New Orleans Like a bad penny, it pops up again that rightwing activists like the Landrieu bungling James O’Keefe have spent hours poring through Saul Alinksy’s Rules for Radicals for tips as if it were a “how to” manual. I’m constantly surprised to get flaming emails quoting one of Saul’s rules or another and how it is being applied to “come after me,” even as I’m delighted to see Citizen Wealth and Rules paired as a special purchase. What’s up with all of this?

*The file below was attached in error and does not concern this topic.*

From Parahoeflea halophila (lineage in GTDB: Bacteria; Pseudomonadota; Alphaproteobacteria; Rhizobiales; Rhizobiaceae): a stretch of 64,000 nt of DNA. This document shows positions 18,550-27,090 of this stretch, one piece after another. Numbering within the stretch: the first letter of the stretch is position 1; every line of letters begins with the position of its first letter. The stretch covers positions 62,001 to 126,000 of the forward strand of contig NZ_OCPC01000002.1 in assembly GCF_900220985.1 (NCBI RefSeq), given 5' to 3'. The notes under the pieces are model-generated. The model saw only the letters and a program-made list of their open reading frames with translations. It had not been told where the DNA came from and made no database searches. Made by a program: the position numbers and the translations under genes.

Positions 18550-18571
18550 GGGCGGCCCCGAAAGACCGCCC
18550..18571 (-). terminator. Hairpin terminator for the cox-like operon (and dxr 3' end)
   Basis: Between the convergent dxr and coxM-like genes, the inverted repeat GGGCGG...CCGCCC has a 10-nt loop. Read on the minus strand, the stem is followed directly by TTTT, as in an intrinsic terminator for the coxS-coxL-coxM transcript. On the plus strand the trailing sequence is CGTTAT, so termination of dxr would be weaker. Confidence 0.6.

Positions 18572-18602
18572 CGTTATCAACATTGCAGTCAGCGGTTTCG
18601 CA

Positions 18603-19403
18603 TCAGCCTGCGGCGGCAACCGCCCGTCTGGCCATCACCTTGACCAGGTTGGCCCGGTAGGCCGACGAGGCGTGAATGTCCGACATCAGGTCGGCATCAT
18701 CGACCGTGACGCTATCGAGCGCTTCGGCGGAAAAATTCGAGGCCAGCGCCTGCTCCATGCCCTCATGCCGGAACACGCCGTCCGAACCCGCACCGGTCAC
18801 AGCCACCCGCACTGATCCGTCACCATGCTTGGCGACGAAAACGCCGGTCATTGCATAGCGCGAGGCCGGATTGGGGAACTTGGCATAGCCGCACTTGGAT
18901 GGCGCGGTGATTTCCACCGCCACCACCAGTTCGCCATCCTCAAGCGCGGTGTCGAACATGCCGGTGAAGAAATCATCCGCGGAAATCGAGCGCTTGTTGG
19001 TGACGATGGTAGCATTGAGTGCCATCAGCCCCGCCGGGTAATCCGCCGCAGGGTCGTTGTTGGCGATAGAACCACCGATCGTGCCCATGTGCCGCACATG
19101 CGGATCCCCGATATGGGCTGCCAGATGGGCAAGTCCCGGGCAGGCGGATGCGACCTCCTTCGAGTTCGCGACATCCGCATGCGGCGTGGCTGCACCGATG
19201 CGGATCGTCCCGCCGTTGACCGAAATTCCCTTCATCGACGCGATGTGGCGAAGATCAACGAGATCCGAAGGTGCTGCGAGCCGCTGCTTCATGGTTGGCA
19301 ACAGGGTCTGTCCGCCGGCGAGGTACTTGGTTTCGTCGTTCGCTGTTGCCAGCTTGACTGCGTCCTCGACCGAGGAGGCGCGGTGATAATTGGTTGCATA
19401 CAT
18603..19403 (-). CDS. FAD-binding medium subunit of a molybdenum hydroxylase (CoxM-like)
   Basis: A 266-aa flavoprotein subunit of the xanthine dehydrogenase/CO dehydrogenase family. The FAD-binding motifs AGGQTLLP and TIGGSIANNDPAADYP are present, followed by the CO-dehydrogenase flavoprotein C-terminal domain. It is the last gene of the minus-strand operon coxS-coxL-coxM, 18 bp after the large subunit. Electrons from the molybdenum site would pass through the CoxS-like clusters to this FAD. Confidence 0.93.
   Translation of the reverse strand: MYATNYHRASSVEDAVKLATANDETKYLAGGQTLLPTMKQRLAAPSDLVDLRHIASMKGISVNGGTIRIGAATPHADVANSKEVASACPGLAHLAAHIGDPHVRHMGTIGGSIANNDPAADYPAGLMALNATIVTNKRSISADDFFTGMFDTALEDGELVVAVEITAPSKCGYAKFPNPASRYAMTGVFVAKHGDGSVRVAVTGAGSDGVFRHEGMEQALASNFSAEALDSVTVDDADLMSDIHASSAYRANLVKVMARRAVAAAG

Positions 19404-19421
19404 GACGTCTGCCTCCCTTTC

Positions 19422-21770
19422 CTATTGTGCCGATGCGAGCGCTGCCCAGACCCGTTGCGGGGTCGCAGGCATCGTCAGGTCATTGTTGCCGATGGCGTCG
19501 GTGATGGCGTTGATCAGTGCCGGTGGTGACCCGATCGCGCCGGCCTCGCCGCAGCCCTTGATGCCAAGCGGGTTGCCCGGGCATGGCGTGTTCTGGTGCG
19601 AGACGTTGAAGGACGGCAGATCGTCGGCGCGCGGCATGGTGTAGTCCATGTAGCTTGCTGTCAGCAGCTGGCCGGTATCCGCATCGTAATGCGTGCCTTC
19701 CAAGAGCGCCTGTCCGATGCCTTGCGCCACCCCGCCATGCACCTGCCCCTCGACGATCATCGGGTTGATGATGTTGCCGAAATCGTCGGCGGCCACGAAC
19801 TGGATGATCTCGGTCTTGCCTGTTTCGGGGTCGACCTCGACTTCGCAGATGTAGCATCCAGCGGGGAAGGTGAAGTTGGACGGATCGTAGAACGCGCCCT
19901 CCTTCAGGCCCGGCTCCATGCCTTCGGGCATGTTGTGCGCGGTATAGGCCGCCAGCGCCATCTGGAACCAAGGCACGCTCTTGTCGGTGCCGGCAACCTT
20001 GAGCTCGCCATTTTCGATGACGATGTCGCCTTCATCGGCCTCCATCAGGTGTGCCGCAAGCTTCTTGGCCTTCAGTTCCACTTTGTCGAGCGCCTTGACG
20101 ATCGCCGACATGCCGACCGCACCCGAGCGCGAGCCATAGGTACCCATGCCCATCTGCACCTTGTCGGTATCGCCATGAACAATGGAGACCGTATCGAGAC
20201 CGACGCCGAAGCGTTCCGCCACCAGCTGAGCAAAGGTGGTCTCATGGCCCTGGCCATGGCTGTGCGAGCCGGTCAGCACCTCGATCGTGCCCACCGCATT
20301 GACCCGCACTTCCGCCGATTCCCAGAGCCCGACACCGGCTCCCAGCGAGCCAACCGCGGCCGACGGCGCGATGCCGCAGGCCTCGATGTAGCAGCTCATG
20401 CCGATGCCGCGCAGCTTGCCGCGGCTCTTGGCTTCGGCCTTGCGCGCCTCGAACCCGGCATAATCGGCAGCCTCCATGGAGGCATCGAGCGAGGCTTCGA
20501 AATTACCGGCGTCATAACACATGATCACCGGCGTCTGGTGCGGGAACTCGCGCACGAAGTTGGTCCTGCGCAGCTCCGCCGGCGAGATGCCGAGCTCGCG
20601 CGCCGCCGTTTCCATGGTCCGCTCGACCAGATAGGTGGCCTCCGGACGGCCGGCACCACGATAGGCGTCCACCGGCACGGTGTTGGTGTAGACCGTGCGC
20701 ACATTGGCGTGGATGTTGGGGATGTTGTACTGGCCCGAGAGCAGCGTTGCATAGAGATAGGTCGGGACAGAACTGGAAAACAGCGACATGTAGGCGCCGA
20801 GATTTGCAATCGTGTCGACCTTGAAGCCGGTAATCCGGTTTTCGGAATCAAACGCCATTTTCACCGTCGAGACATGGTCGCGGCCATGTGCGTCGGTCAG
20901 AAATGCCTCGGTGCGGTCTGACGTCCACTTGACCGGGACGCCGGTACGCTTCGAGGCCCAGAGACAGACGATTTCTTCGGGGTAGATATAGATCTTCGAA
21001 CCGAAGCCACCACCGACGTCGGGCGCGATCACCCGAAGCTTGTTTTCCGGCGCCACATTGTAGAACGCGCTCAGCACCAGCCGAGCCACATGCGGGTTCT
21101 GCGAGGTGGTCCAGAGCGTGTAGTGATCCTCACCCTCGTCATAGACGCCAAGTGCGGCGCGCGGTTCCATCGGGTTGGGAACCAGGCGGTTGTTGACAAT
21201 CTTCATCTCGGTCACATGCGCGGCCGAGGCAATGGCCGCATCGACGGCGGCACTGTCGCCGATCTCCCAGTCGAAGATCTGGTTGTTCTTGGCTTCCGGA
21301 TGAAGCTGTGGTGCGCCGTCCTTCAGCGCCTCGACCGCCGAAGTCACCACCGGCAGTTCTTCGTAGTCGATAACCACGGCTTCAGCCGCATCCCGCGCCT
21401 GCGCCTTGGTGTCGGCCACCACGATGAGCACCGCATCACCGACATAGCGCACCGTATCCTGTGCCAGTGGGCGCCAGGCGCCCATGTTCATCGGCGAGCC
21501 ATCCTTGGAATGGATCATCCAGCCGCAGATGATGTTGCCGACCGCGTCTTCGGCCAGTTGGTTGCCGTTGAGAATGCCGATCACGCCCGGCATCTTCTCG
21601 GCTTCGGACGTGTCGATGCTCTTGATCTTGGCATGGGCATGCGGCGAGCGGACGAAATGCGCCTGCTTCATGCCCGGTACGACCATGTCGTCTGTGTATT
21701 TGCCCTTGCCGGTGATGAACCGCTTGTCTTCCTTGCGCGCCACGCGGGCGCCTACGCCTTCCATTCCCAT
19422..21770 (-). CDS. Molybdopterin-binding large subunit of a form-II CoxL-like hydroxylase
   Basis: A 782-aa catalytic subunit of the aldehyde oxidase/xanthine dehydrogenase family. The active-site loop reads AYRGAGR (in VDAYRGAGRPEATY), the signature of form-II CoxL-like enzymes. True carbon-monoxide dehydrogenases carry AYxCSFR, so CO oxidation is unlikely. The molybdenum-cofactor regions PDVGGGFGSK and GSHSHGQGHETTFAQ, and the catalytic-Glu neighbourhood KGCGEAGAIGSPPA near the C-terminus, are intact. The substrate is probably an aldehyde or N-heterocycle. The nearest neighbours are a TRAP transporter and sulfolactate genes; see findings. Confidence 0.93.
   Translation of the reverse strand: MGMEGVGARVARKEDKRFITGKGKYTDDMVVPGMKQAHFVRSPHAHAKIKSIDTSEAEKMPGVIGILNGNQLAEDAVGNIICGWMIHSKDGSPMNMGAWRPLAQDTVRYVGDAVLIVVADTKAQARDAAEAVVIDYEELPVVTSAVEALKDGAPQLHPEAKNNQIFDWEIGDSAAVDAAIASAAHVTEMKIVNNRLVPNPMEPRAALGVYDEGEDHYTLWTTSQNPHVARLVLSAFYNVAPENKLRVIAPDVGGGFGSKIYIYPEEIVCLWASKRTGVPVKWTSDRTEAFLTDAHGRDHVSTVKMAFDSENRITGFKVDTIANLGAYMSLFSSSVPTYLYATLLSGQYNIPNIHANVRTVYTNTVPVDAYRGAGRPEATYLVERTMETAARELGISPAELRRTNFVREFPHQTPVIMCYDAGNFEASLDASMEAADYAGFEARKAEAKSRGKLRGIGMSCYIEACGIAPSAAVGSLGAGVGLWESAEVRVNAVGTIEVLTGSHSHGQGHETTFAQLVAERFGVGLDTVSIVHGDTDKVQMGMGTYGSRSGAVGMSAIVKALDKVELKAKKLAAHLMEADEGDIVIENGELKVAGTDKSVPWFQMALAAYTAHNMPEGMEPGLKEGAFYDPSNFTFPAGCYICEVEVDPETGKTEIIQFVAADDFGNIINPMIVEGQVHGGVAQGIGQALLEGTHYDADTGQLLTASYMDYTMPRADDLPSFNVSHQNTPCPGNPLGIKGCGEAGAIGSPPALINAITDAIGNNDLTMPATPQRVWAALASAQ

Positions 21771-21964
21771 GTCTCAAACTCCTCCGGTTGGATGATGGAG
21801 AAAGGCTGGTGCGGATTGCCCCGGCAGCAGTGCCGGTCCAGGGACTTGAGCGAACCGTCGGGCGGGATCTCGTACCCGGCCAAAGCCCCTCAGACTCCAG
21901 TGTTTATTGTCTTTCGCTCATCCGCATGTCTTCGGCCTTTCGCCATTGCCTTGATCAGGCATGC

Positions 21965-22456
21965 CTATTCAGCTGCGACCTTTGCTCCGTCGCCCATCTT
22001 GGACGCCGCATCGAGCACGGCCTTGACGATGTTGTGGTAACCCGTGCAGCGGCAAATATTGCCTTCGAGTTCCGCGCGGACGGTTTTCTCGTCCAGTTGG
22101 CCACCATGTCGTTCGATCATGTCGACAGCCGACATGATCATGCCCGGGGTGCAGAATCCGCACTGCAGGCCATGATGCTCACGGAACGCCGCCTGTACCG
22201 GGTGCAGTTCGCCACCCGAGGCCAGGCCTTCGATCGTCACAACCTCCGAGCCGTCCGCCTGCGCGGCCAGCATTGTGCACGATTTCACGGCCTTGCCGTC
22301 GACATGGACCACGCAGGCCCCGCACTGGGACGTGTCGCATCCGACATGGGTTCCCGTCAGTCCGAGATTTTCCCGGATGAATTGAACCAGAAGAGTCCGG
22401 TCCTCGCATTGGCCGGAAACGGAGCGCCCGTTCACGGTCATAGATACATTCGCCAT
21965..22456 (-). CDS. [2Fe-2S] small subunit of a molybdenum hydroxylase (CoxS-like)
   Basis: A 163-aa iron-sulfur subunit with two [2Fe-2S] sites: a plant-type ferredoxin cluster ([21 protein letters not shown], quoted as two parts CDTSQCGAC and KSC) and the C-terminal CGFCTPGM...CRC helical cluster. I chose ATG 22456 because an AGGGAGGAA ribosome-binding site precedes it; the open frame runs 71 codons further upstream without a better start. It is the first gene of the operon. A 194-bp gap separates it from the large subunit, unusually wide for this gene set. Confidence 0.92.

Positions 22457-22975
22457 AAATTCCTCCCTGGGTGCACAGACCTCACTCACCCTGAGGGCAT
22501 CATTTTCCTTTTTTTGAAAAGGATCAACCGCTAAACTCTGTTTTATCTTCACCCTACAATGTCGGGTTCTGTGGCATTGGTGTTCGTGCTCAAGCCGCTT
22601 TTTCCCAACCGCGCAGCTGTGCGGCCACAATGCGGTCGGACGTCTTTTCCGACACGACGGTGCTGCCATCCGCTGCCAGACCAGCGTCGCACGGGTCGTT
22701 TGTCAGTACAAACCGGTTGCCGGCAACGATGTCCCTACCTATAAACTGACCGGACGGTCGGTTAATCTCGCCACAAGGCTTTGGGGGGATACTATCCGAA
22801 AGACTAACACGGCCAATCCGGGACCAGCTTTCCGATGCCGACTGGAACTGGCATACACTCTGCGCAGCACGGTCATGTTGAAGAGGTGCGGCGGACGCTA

At one level it’s a case of life imitating art and thinking it is life imitating life. What the O’Keefe’s think they are taking from Alinsky, according to their statements on web interviews quoted in the Times is a sense of tactical extreme or taking a contradiction to its outer limits. Most of these favored stories in Rules though were exactly that: stories. They were well timed and pointed tactical threats, boring on a common organizing principle (though I can’t remember if this were a “rule”) that the “threat is always more powerful than the action.” Many of these colorful and oft told tales of Alinsky actions from Rules were only tales that demonstrated what might have been or backroom threats at what could have been, and certainly never were what actually happened. It’s one thing obviously to threaten that you will bring busloads of African Americas to the Chicago Symphony or whatever after having filled them full of beans, but it is a whole different thing to actually organize people to do such a ridiculous stunt that most would find demeaning and even racist. Never happened, captain!